Apparently the last pope, John Paul II, didn’t much care for the term ‘Popemobile’, which lacks the gravitas of the sedia gestatoria, the flunkey-borne sedan chair, flanked by white ostrich plumes, used for bearing popes on public show until the start of Karol Wojtyła’s pontificate in 1978. Presumably the term was formed by analogy with the Batmobile, used by the Caped Crusader for his forays into Gotham City’s dark underbelly, there to do battle with the Penguin, the Joker and other badhats.
Currently, as on his recent UK tour, the pontiff trundles around in an adapted Mercedes sports utility vehicle which, one imagines, guzzles more gallons to the mile than a Prius. Partly that will be due to the Merc’s extensive body armour, including the bullet-proof glass behind which the Holy Father’s mortal crust is showcased to the gawping hordes; the hand of God is not trusted to shield his vicar on earth from the assassin’s bullet or the nutter’s cudgel.
It seems a slightly incongruous perch from which to preach the vanity of earthly glories. You can’t really imagine this much fanfare being made by worldlier figures like the Rotarian president, or the leader of the Order of Bards, Ovates and Druids (OBOD). One of my more testing experiences of student feedback came after giving a lecture on the ethics of lying, which led to a showdown between an evangelical Christian and a blue-dreadlocked druid. The Christian said that the Good Book had had something to say about the evil of bearing false witness. He was rebuked by the druid: ‘I couldn’t give a rat’s arse about the Bible.’ The two came close to blows, and not in a good way. I went forth redoubled in my determination to spread the gospel of love and non-violence.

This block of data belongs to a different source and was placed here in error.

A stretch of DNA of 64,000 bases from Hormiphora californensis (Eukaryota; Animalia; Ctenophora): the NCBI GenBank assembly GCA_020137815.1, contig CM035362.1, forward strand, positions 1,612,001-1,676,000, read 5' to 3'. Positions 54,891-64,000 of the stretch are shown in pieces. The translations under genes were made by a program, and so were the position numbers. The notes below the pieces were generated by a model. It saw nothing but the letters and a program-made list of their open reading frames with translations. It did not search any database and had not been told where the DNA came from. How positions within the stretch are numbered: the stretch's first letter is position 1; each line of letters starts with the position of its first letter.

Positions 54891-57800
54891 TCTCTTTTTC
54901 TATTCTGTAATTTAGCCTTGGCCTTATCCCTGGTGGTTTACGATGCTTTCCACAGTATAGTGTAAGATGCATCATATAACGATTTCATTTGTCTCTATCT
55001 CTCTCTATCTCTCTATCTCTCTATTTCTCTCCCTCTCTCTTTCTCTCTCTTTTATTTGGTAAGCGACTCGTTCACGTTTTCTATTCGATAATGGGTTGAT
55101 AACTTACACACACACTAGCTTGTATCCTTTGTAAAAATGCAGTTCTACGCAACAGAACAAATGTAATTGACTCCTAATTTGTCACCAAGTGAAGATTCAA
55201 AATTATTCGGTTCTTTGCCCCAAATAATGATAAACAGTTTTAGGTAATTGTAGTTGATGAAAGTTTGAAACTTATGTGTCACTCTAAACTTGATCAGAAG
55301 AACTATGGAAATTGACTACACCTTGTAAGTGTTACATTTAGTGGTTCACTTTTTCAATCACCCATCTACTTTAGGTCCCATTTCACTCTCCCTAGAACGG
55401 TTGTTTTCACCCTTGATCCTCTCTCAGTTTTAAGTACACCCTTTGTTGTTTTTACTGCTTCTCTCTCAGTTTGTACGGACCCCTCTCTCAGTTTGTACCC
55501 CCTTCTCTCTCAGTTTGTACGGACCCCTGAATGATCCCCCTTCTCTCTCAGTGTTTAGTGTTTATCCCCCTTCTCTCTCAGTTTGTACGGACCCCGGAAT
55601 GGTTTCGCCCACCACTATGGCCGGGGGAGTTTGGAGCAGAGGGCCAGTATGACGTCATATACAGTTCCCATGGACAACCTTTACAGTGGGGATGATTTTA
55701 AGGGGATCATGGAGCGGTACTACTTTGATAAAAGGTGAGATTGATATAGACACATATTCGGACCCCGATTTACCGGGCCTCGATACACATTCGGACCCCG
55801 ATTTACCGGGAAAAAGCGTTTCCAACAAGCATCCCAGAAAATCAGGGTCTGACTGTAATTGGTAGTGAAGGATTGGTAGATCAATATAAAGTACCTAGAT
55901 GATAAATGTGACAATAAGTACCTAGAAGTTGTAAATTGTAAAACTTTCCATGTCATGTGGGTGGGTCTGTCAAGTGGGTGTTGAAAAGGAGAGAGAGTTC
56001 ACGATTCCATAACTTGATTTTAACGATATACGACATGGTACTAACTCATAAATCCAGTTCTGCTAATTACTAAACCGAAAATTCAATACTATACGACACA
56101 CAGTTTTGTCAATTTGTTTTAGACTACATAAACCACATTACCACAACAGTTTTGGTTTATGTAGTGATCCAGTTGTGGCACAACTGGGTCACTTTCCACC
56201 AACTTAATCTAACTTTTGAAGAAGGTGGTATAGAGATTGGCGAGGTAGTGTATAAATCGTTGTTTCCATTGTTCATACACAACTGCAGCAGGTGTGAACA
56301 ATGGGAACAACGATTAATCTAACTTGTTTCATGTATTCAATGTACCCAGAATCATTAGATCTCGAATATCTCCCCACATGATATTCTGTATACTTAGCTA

The former Cardinal Ratzinger surely does give a rat’s arse about the Bible. His views on neo-paganism are more conjectural. Even were he to warm to its message of anti-materialism, indifference to celebrity, and sparing use of chemical stimulants, it’s doubtful he would take Roman-heathen ecumenicism as far as a session in a sweat lodge. If he did, he might reflect on the absurdity of religious differences, or indeed of religion itself – but could comfort himself with the thought that for us atheists, it can only be an absurdity that the human race has visited on itself. That’s one of the things that makes the atheo-proselytising of Richard Dawkins, Christopher Hitchens and the rest hard to swallow, even for us desiccated Mammon-worshippers.
And therein lies the sacramental value of the papal SUV. It taunts heathens with the materialism of the Church Militant, an unignorable reminder that the gilded manacles of faith are ones we have forged for ourselves. The Ratzmobile lets daylight in on magic. It tosses a sop to Mammon and his fans in the material world – while keeping the pontifical aura safely enshrouded in a glass bubble.